Biostatistics is a science that develops statistical methodologies motivated by questions and scientific problems within the areas of medicine, epidemiology public health and biology. In this context, it is common to observe several individuals repeatedly over time for one or more responses of interest, generating then the so called longitudinal data. The main characteristics of these data are: measures from different subjects could be considered independent; but measures from a same subject at different time points should be considered, in some way, correlated. Therefore, specific longitudinal models have to be used in these data so that main assumptions are guaranteed. Mainly, these models allow us to distinguish, in the data, variability within and between subjects (Diggle et al, 2002) and describe the process under- neath the observed data. Different components of variability are considered, random effects and a stochastic process with a time correlation structure at individual level. In this seminar different longitudinal models are presented motivated by real data sets. Extended topics of longitudinal data analysis are presented, in particular, the issue of missing data and joint modelling of longitudinal and time-to-event data.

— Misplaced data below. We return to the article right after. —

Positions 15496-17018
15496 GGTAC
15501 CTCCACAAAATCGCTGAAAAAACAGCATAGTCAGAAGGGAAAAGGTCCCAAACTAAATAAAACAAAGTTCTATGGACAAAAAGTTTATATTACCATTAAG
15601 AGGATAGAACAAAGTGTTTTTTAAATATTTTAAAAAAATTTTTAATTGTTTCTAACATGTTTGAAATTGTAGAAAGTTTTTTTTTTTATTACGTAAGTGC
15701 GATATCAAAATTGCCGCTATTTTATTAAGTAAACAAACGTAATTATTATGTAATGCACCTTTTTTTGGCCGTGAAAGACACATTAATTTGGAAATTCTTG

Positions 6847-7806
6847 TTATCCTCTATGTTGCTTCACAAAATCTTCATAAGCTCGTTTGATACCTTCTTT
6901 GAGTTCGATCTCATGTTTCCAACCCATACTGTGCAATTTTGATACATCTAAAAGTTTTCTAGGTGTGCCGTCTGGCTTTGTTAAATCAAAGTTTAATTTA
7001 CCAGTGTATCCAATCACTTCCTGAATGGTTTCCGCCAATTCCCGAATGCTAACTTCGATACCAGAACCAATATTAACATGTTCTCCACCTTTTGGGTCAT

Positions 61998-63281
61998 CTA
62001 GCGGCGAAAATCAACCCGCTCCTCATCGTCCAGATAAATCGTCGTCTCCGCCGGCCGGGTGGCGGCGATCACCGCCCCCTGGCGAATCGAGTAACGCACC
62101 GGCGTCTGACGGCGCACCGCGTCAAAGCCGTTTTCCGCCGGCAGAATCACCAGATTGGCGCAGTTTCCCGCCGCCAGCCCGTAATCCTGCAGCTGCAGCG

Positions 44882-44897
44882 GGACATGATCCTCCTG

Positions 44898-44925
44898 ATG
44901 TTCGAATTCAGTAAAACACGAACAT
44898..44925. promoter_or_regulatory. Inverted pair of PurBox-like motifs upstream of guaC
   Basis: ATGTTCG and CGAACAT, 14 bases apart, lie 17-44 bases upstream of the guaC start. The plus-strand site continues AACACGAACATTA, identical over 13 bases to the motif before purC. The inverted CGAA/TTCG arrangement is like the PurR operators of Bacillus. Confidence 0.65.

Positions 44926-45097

-  Diggle P, Heagerty P, Liang K-Y, Zeger S (2002), Analysis of Longitudinal Data, Oxford Statistical Science Series, 2nd series, Oxford University Press
-  Verbeke G, Molenberghs G (2009), Linear Mixed Models for Longitudinal Data, Springer Series in Statistics, Springer
-  Daniels M. J., Hogan J. W. (2008), Missing Data in Longitudinal Studies, Monographs on Statistics and Applied Probability, Chapman & Hall/CRC